by Anna Randle, Head of Practice: Public Services at Collaborate and former Head of Policy at Lambeth Council.
The impressive turnout to launch the RSA’s Inclusive Growth Commission demonstrates serious interest in how we can create growth which benefits those in our communities who are furthest away from economic opportunity.
Cllr Claire Kober, leader of Haringey, described a familiar paradox of high levels of economic growth taking place against a backdrop of entrenched and growing inequality in her borough.
This is a scenario I recognise from my time in Lambeth, a ‘booming borough’ in which rapid gentrification of town centres like Brixton meant that some teenagers from neighbouring estates would not even go to ‘Brixton New York’.
The panel discussed the components of an inclusive growth strategy: Connectivity – transport that enable people to access jobs; skills and training; the right skills in the right place; housing; the ability to determine solutions at a local level, employment demand and land availability.
All of this is worthy of enquiry, but I couldn’t help feel something was missing. While contemplating the image of a shiny skyscraper on the event backdrop I realised what this was – people!
This Commission is not about growth, it is about inclusive growth. Experience should teach us that merely putting the right components in place isn’t enough. Young people from estates around Brixton can walk to Brixton town centre in 10 minutes; there are no ‘transport connectivity’ barriers.
If they go there they may find jobs or apprenticeships, low cost workspaces, people who could help them start their own enterprises, not to mention easy access to a growing global city – leading cultural, economic, retail and academic industries are just a few miles away.
So the question is: why do some young people think none of this is for them? And how can public services help make sure they do?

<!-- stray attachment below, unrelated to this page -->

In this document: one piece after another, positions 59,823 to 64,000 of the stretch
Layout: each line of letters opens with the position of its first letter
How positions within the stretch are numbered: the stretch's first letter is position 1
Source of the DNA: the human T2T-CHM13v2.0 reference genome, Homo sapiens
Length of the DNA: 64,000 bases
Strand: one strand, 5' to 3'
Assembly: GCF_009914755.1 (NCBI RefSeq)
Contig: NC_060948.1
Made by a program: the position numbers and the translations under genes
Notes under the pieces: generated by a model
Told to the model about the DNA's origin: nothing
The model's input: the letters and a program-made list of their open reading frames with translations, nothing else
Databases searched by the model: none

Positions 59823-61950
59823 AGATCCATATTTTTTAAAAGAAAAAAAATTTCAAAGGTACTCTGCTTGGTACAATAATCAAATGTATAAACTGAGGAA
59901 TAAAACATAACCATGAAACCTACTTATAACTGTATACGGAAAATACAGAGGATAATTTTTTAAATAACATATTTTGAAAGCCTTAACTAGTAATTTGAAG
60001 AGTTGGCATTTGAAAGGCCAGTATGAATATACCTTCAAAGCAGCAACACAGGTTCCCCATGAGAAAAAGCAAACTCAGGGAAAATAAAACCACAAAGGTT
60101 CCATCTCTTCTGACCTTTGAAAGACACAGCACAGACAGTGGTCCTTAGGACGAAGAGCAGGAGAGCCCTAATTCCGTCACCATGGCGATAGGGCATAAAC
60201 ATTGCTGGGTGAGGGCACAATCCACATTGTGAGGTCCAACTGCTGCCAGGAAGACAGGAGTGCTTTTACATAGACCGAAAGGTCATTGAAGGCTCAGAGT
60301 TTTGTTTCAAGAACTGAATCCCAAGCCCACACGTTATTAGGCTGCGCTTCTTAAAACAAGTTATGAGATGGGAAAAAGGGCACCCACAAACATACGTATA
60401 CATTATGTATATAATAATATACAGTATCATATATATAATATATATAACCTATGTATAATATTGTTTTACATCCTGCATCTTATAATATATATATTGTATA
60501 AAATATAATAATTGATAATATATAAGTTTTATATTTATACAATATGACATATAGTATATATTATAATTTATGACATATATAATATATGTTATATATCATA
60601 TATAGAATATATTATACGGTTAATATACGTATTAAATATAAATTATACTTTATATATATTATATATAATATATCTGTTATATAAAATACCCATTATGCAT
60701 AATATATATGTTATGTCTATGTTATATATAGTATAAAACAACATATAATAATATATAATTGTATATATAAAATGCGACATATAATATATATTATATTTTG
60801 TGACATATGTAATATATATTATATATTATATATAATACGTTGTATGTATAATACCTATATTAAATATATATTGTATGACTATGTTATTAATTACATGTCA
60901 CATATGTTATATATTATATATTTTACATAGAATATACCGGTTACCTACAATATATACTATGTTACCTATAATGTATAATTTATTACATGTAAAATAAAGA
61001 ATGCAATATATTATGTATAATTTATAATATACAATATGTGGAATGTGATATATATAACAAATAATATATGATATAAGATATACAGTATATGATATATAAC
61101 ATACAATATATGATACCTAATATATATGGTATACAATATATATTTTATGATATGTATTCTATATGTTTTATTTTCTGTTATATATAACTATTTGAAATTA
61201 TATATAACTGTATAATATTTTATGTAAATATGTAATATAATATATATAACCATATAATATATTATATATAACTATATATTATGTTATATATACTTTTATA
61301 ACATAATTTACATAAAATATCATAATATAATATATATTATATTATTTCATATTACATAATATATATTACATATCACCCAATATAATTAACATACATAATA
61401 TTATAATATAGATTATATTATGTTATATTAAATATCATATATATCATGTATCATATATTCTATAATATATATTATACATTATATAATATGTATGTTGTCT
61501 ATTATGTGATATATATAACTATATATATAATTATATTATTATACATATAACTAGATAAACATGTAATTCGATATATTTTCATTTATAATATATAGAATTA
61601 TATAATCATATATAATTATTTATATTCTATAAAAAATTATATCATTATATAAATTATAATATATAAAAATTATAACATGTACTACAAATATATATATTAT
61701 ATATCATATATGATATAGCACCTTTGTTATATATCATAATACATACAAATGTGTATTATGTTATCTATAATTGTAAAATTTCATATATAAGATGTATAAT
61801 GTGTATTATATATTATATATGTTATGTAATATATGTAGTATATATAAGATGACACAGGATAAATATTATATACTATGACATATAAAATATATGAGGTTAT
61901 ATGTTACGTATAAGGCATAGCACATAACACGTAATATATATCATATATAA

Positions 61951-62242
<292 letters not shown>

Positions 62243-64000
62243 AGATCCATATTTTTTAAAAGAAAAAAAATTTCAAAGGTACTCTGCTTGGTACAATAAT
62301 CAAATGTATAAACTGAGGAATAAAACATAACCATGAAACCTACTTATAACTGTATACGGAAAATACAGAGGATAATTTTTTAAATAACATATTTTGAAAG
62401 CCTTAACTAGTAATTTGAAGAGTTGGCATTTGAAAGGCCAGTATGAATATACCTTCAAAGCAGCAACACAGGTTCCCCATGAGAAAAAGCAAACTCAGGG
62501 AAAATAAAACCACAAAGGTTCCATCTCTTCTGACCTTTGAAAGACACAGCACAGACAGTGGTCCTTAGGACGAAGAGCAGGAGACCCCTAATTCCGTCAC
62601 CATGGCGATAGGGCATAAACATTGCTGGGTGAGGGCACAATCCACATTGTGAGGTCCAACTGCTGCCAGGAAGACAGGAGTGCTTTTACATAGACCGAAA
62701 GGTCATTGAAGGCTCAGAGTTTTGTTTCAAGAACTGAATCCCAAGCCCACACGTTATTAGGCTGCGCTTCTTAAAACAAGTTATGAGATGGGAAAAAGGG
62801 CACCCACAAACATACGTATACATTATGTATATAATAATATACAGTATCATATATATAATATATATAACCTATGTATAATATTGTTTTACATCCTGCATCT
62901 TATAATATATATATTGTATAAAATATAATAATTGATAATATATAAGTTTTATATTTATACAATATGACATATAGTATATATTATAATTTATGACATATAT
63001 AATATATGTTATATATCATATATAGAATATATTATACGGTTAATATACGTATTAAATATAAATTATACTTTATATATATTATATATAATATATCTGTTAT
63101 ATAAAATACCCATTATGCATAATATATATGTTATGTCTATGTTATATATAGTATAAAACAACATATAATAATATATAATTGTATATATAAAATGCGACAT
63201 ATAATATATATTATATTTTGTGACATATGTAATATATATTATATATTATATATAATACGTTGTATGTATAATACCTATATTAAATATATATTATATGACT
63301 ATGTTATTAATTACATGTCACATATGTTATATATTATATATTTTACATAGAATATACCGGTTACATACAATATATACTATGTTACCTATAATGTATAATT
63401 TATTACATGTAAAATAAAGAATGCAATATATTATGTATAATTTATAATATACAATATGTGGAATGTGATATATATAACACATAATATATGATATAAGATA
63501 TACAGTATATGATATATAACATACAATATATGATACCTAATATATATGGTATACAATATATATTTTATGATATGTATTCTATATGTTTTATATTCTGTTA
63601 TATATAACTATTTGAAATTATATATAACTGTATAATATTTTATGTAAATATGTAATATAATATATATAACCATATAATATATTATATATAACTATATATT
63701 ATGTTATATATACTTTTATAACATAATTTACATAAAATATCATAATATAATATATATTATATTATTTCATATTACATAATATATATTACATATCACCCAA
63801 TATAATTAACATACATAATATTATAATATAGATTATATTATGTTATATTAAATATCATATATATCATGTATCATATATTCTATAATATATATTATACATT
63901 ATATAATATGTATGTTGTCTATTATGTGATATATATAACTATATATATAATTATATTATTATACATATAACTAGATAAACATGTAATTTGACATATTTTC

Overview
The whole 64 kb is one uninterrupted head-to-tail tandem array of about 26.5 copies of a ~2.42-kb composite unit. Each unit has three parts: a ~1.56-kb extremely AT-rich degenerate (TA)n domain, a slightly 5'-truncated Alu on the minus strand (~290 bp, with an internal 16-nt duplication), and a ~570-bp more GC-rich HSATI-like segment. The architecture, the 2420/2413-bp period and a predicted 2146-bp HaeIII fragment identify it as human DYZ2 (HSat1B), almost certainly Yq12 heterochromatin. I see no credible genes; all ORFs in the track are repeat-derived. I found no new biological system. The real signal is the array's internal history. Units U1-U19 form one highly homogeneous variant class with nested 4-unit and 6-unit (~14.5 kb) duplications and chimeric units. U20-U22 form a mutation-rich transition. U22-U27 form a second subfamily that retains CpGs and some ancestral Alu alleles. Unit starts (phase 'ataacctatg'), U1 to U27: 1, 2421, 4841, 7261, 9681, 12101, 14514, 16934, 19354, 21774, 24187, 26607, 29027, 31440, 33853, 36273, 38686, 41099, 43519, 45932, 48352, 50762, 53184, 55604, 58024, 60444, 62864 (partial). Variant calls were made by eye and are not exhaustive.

To achieve inclusive growth, public institutions and services need to understand and respond to the underlying social and cultural determinants that make people able and ready, or not, to access economic opportunity – the ‘psychology of inclusion’.
The Commission should provide some answers to these questions – but to do so it will need to look beyond a traditional economic viewpoint.
First, public agencies need to understand the drivers which lead people to feel able, or not, to access opportunity. A wide range influences are relevant: families, neighbours and social networks, schools and colleges, employers and local businesses.
The role of the local authority should be to recognise this system and develop its contribution towards the shared aim of access to economic opportunity with schools which help to prepare students for work, employers who take their responsibility to the local community seriously and so on.
We should be thinking about how we change our public service model,
moving away from public services which respond narrowly to presenting needs, create dependency and reinforce, however inadvertently, low expectations among communities and
towards public services that build resilience, community connections and networks and which grow independence.
Public services should help people feel confident, able to influence their environment and lives, secure and rooted in a community, valued and recognised. These are essential pre-conditions for the ability to access and benefit from jobs and growth.
We are wedded to an idea of services as a ‘thing’ that is ‘given’ – a sausage-factory model in which the theory tells us people have a problem, receive a service and pop out at the other end. We know this isn’t true, so why don’t we change it?
Some places are starting. The Ignite programme in Coventry, funded by the Early Action Neighbourhood Fund, is working alongside housing and children’s services to help support people to make community connections and build local participation, creating a web of resilience which may lead to sustainable change in people’s lives.
Some connecting infrastructure is required: organisations which can help navigate the space between local businesses, opportunities and people, helping not only to open doors, but walking alongside people who may not be able to do this alone. New Lambeth social enterprise Raw Talent is a good example of this.
The question must be how we shift from many small projects to wider system and culture change in public services and institutions. Big shifts in culture, behaviour and collaboration are required and I think the Commission should address this.